In July, the 1955 aircraft VX-777 was again upgraded: during its tests, as well as flights experienced aircraft series «707», it was found that when maneuvering at high altitude there is a buffering. Further studies have shown that the buffing mode is close to the estimated cruising mode of the Vulkan mass-produced aircraft with more powerful engines. As a result, the wing of the prototype plane had to be reworked: an influx was made with a maximum increase in the chord by 20% (the sweep angle was 52 ° in the root, 42 ° in the middle and 56 ° in the terminal), which reduced the ratio of Su from 1,56 to 1,3 and significantly move the start line of the buffalo to the angle of attack.
The first production bomber "Vulkan" In the Mk.1 took off in February 1955. The aircraft was installed TRD "Olympus-100" and a wing with a straight leading edge, identical to the wing of an experienced aircraft VX-770. However, after carrying out a series of tests, in November 1955, the car rose for revision, after which it received a new wing (as on the modernized VX-777), the Olimp-U2 engines (later replaced by the Olimp-104), automatic system increase stability and on-board radar H2S. The subsequent serial cars left their gates of the assembly shop already with a modernized wing and “regular” avionics. On the third serial bomber, the wing toe was slightly modified and the fuel tank filling system was installed with neutral gas. The fourth aircraft had a full set of weapons, on which it passed the main complex of flight tests. 29 May 1965 bomber received a certificate of airworthiness. A total of 45 Vulkan aircraft were built in the Mk.1.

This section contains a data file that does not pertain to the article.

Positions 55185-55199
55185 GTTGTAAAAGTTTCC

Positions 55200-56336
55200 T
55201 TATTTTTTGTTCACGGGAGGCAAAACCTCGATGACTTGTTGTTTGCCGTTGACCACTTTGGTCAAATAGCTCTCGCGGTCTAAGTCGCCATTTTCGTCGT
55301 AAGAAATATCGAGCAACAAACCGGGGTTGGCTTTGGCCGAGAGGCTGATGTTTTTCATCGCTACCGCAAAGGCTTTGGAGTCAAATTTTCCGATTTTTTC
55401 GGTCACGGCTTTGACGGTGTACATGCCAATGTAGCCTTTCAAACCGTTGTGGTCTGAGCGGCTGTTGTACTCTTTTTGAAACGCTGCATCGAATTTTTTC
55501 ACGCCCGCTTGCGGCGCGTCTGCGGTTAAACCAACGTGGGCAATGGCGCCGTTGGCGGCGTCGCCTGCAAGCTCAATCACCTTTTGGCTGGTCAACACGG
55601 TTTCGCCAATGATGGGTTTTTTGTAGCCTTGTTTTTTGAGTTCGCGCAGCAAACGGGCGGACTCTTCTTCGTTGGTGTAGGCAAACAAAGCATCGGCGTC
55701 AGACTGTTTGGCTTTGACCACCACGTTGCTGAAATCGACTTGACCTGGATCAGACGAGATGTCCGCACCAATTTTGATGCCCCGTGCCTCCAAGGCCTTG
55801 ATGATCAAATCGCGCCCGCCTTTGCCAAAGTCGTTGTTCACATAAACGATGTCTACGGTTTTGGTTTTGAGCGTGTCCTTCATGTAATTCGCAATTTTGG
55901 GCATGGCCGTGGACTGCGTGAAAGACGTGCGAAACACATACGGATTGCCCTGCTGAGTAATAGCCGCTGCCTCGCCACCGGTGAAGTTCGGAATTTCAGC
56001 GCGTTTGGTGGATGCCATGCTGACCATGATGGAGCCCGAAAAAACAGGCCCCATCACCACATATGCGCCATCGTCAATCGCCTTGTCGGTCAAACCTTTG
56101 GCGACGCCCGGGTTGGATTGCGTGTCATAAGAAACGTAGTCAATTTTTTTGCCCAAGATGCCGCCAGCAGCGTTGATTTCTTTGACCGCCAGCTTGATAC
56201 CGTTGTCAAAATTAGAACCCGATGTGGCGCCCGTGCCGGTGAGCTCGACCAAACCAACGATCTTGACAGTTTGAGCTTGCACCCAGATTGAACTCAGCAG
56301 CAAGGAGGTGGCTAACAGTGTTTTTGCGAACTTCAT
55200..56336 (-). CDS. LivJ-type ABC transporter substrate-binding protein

The Vulcans began to enter service in September 1956, the first squadron, equipped with new bomber, reached its operational status in the summer of 1957. Thus, from the beginning of the program to supplying the bomber to the troops, it took 8,5 years (for B- 52 this period was 9 years, and for Tu-16 - 6 years). Avro’s new aircraft, along with Handley Page’s Victor aircraft, were by then probably the most advanced medium bomber in the world.